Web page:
- Nonfarm payrolls jumped 222,000 in June, against expectations of 179,000.
- However, wage growth was muted, with average hourly earnings up 2.5 percent on an annualized basis.
The U.S. job market roared back to life in June, with a better-than-expected 222,000 new positions created in June while the unemployment rate held at 4.4 percent, according to a government report Friday.
Economists surveyed by Reuters had been expecting nonfarm payrolls growth of 179,000 and the unemployment rate to be 4.3 percent.
Wage growth, however, remained muted, with average hourly earnings rising 2.5 percent on an annualized basis, essentially unchanged from the previous month. On a monthly basis, the rise was 0.2 percent, which actually was a shade below the 0.2 percent expectation. The average work week edged higher, rising 0.1 hours to 34.5.
The report "is another illustration that the real economy is in good health," said Paul Ashworth, chief U.S. economist at Capital Economics. "The only disappointment is that wage growth still shows few signs of accelerating."
The jump in payrolls came following a disappointing May that saw an increase of just 152,000. However, even that number was revised up from an initially reported 138,000, and April was revised upward as well, from 174,000 to 207,000.
Employment gains have averaged 180,000 per month in 2017, a shade below the 187,000 in 2016.
Health care was the biggest contributor, with 37,000 new positions, with professional and business services adding 35,000. Social assistance added 23,000, Wall Street-related jobs grew by 17,000 and mining — a focal point for the Trump administration — saw 8,000 new positions.
"The strong job growth in June and the upward revisions for May and April suggest that the concerns about a major slowdown in job growth were premature," said Gad Levanon, chief economist, North America, for The Conference Board.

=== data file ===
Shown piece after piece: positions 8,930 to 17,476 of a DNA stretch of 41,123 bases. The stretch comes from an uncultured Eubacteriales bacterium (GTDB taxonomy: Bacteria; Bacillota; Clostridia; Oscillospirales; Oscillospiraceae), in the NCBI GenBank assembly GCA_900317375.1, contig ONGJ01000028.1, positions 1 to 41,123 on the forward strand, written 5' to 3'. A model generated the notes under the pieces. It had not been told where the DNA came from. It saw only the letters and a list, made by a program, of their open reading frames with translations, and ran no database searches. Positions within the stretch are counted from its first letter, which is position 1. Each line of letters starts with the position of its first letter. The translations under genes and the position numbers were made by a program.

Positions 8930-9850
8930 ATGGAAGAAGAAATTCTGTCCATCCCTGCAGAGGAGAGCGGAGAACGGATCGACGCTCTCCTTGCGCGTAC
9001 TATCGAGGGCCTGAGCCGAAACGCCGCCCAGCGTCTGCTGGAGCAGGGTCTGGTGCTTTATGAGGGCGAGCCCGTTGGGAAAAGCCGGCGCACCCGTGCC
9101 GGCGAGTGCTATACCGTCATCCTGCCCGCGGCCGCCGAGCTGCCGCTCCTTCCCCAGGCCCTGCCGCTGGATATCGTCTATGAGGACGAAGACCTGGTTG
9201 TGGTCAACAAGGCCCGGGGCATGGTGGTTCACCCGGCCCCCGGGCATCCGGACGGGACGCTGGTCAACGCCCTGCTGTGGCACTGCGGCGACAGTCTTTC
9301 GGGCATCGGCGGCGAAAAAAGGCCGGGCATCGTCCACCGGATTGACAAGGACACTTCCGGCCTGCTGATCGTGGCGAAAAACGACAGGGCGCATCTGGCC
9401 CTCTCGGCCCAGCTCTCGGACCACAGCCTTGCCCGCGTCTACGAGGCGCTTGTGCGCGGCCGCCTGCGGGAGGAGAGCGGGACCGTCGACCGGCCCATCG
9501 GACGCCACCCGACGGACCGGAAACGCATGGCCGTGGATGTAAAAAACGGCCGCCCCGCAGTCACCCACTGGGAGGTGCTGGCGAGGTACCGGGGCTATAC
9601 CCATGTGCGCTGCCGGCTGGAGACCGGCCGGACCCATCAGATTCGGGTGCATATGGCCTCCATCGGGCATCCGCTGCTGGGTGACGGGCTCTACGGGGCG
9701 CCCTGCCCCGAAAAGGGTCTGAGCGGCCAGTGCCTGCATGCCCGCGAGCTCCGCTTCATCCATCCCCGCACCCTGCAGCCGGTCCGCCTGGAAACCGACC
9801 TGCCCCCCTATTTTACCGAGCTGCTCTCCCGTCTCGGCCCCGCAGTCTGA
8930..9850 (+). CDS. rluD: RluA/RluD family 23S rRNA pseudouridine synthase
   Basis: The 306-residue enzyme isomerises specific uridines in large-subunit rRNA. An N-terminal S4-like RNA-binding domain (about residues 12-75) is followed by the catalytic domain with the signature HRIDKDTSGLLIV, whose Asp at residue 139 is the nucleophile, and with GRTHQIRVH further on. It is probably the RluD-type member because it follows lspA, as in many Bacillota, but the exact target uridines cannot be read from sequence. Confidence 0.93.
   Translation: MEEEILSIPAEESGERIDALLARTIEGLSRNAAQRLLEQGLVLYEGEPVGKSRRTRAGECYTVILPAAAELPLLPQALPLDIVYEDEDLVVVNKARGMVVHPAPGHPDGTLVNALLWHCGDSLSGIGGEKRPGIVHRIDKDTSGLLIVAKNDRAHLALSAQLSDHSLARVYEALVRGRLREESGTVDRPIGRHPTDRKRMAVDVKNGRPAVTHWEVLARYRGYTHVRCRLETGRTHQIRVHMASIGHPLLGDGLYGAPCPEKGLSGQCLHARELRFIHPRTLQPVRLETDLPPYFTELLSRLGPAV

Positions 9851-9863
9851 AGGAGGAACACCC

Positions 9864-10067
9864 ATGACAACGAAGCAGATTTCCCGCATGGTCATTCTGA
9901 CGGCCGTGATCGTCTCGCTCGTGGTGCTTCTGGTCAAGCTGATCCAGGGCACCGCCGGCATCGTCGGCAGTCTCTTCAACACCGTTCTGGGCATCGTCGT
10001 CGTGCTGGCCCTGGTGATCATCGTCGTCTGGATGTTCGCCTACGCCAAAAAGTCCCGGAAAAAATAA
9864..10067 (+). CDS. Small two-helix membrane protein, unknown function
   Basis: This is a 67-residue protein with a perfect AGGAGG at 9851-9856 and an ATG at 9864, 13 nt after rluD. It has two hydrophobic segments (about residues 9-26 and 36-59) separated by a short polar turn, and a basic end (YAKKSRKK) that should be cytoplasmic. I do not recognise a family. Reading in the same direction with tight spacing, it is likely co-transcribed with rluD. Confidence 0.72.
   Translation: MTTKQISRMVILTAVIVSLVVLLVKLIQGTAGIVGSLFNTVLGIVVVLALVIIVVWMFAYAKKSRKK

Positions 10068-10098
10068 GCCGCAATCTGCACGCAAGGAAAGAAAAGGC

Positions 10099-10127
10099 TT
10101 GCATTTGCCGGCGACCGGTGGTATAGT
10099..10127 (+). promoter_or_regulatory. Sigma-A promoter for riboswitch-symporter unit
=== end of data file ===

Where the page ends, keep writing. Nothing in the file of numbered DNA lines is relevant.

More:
An alternative measure of unemployment that counts discouraged workers and those holding part-time positions for economic reasons — the underemployed — rose from 8.4 percent to 8.6 percent.
The labor-force participation rate edged higher to 62.8 percent.Those considered out of the labor force declined by 170,000 to 94.8 million while the labor force increased by 361,000 to 160.1 million. The employment population ratio rose to 60.1 percent, a full half percentage point above its level from a year ago.
Jobs overall tilted to full-time positions, which grew by 355,000, while part-time fell by 224,000.
Investors watched the report both for headline numbers and for indications on whether worker salaries were increasing. Despite the plunge in the unemployment rate during the recovery, there have been only scant signs of wage pressures.
That lack of inflation has vexed policymakers at the Federal Reserve, which is expected to raise its benchmark interest rate once more this year. Indications from central bank officials are that they believe the low inflation pressures to be temporary, though a continued lack of wage growth could change that perspective.